But what is 'normal'? Now that the cyclical slump is over, it is time to ask questions about the long-term trend. While most people agree that in the absence of a return of the very rapid inflation of the 1970s and 1980s it is highly unlikely there will be another runaway housing boom, there is less agreement as to whether housing will be 'a good investment' in the future in the way that it has been for most of the post-war period.
There are two alternatives. The first might be called the conventional view. It starts from the position that there has been an enduring relationship between house prices and earnings for at least 40 years. During this time, home prices have fluctuated between three and four times average earnings, with just occasional peaks above the four times mark at the top of the successive housing booms. At present, prices are between three and three-and-a-quarter times earnings, which puts them towards the bottom of the traditional range. In that sense, homes are more 'affordable' than they have been for some years.
Looking ahead, even without runaway inflation, homes might move back some way up the post-war range, say to three- and-three-quarter times earnings, before falling back again. So, the view would run, we should expect quite a decent market for homes over the next four or five years. Even with inflation averaging about 2 per cent, earnings might rise at an average 4 per cent. So over five years, one could see house prices increase on average by perhaps a quarter without any change in the relationship between earnings and prices. Allow for some shift in that relationship and house prices could rise by 50 per cent. That should clear all negative equity.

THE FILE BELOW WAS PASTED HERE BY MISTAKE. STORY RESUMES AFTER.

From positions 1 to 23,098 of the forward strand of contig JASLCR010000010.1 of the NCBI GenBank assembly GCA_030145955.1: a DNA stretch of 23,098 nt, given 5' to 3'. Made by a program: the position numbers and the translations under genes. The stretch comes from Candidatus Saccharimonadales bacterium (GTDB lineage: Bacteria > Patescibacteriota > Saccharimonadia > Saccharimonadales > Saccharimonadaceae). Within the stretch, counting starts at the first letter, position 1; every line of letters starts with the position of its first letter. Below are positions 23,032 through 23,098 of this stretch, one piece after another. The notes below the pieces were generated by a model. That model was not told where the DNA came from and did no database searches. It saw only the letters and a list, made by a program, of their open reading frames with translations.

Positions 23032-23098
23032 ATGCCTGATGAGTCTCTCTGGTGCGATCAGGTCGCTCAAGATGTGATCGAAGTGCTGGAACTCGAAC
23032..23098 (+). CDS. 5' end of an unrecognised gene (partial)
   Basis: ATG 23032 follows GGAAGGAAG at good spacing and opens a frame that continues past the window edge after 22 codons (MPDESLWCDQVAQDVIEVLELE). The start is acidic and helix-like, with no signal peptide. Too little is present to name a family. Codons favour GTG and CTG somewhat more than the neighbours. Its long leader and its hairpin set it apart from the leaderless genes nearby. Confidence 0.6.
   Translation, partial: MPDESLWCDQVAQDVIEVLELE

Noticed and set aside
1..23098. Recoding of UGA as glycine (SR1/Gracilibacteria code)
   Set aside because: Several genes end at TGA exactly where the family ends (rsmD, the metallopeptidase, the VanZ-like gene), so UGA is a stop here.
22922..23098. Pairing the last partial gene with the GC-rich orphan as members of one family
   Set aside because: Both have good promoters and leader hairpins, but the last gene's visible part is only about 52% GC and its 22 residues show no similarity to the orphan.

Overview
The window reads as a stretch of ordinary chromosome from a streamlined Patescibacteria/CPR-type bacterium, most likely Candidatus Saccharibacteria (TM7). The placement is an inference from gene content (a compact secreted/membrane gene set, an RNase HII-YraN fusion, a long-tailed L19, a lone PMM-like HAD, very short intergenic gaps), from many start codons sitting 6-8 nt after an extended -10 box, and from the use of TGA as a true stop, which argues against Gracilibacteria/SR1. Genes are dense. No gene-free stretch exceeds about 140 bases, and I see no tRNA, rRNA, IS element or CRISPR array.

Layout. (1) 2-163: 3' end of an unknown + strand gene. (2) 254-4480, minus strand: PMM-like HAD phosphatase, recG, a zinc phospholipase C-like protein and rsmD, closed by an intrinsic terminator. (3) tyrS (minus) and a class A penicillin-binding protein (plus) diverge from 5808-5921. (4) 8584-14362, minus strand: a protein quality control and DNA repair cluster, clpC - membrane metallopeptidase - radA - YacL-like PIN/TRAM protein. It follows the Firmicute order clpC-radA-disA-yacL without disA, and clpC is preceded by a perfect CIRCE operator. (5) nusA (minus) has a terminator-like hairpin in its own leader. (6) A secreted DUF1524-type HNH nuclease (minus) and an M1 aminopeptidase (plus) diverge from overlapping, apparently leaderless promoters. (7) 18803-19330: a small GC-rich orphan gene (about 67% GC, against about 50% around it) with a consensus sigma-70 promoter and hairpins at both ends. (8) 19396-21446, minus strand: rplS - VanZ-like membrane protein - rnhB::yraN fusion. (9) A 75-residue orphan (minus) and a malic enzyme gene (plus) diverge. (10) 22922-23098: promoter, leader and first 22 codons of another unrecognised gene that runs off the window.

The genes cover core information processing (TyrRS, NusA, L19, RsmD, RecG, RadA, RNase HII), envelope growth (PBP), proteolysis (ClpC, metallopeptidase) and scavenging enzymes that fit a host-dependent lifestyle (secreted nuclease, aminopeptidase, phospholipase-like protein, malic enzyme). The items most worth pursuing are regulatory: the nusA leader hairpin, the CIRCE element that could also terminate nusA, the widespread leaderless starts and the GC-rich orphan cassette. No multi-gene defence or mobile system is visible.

The alternative view is more radical. It would be better news for home-buyers, but worse for those with negative equity. It is that there are structural changes taking place in the supply and demand for housing that will break the post-war relationship between prices and earnings.
These include the changing age structure of the population (fewer young people forming families), the decline in the tax advantages of investment in housing (the growth of alternative tax-efficient savings media as well as the shading down of mortgage interest relief), and the fact that at some stage quite soon the proportion of homes in owner-occupation will cease to rise further (because the natural demand will be satisfied).
In addition to these practical changes, there is a possible psychological one. As older people leave the value of their homes to their children, the habit of acquiring financial assets, rather than physical ones, will grow.
Add one further factor. If inflation trends towards the bottom of the Government's range of 1 to 4 per cent, not because of any particular commitment by the Government but simply because world inflation continues to fall, then earnings might rise at only 2 per cent, rather than the 4 per cent noted above.
If most of these points are correct, the gradual but sustained rise in house prices envisaged in the first case above might prove wrong. Instead of prices rising by between 25 and 50 per cent over the next five years, they could stay much the same. This would be very good news for people forming households, but it would not help those with negative equity.
Which scenario is the more plausible? Or will the outcome be somewhere in between? It is very difficult to call big turning points in markets, and the British housing market is no exception. It was quite easy to see that the market had become overblown in the late 1980s. It is also reasonably easy to predict that there will be no further collapse in house prices now. But the second, more radical, sketch of the future is surely just as likely as the conventional one.
The moral is that people should think of houses as an item of consumption, not something on which they should expect to make a profit.Reuse content